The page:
Andrew Greenblatt lays out the craziest scenario he can come up with on short notice: All our "enemies"--from North Korea, Libya and Iraq to China and Russia--gang up on us, while at the same time all our allies abandon us.
Then: "When it comes to military outlays, we're spending twice as much as all these 'enemies' are spending combined."
Greenblatt, speaking for Business Leaders for Sensible Priorities, a Manhattan-based group of some 500 business executives and former military officials, is trying to drive home the point: American military spending is out of line with any imaginable threat--not only distorting our national budget but also actually weakening our nation.
"We're not anti-military in any sense," he said in a phone interview. "Our members include people like Lawrence Korb, assistant secretary of defense under Reagan; Col. David Hackworth, America's most-decorated veteran [eight Purple Hearts and nearly 280 other medals]; and Stansfield Turner, a former military officer who headed the CIA. Our point is that we need to stop wasting money on unnecessary military expenditures. That's one side. The other is that we have a lot of unmet needs, particularly with regard to educating our children.
"It used to be that having the biggest guns made you the strongest country. That's not true anymore. America will succeed in the coming years by having well-educated young people and a health care system that works for all of our citizens."
If that sounds like a liberal Democratic agenda, it also meets the priorities of the hard-headed business types who form the core of BLSP--including Ben Cohen, co-founder of Ben & Jerry's Ice Cream, who launched the organization two years ago, and Alan Hassenfeld, CEO of Hasbro Toys and a major Republican fund-raiser.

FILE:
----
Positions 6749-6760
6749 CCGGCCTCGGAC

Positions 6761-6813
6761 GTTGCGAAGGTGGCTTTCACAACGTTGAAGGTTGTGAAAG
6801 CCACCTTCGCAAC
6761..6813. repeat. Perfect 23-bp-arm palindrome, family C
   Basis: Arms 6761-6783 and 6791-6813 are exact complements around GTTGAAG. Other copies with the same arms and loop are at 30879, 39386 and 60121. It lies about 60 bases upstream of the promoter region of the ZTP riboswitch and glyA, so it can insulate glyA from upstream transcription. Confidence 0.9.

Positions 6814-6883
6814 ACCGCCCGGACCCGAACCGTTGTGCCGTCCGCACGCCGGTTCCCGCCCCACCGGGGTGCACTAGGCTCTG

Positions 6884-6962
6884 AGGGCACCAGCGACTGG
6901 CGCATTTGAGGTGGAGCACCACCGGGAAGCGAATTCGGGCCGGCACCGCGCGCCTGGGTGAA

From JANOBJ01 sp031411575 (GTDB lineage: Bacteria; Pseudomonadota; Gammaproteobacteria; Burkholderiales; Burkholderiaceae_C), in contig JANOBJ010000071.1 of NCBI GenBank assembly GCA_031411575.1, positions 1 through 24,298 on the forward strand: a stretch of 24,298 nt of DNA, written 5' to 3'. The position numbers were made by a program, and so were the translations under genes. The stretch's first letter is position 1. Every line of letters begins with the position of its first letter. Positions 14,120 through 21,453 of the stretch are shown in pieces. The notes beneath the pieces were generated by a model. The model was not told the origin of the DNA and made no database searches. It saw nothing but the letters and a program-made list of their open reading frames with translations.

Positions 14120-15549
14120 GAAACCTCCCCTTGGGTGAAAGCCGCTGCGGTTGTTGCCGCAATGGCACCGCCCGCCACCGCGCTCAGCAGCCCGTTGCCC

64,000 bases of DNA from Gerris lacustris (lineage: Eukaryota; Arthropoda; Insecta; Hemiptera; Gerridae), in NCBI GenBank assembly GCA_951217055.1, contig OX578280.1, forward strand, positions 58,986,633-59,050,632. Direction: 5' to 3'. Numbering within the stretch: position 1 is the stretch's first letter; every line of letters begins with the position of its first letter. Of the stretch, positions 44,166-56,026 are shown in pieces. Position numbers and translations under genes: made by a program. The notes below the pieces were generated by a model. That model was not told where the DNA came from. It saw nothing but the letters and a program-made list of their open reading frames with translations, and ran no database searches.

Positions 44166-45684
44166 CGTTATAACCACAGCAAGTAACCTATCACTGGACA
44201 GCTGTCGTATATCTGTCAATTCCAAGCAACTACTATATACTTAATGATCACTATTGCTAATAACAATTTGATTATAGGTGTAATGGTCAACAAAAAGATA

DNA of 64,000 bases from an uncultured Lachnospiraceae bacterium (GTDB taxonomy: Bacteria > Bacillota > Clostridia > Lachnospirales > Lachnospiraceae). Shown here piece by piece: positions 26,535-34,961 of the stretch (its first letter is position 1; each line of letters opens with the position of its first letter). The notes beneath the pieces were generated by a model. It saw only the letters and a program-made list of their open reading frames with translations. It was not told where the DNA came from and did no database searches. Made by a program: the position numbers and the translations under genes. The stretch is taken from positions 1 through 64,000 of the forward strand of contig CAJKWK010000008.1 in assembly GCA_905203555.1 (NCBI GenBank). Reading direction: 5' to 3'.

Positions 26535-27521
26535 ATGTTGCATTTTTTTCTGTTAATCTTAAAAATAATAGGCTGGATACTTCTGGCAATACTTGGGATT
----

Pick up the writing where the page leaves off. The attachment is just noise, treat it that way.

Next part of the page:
Greenblatt explained why business executives should care about such things.
"Bell Electronics wanted to get its software checked out for Y2K compliance--and wound up sending it to India. That is an indication of how fast the global economy is growing. When America learned to mass-produce textiles, it took 100 years for global labor to catch up. We were the leaders in electronics, but in just 25 years the global market had caught up to the point where you can't buy a TV made in America. We were the clear leaders in the computer world, but already we've reached the point where if you want your code debugged, you send it to India.
"If America is going to keep having its premium standard of living, we will have to keep our kids a step or two ahead of the global economy. I'm not talking protectionism; I'm talking about making sure none of our kids is left behind because, for example, they don't have working computers in their schools."
BLSP believes that America's military spending is caught in a Cold War time warp--not merely relying on massive (and expensive) weapons systems but also deploying our troops in Europe as though waiting for the Soviet Union to invade.
And when members of Congress pull out every stop to keep from losing a military base in their district, no matter how outdated or redundant, you get the numbers that send BLSP members into a tizzy: More than half the federal government's discretionary budget goes to the Pentagon, while just 6 percent goes to educating children.
The problem for BLSP is not to convince individual citizens that our priorities need changing but to create sufficient grass-roots demand to make it happen.
"The public agrees with us," says Greenblatt. "Give them a pie chart and ask them to cut it up the way they think reflects our actual spending, and they give a lot less to the military and a lot more to other pressing domestic needs, including education. When you show them the disparity between what we and other nations spend on our military, and when you show them the disparity between what we spend on the military and what we spend on other needs, they can't believe it."
But they don't vote on it. There's no place on the ballot to choose between books and bombers, educational basics and excess bases, kids and killing machines. And because there isn't, the chances are we will listen to Greenblatt's dismal statistics, nod gravely in agreement--and go on as before.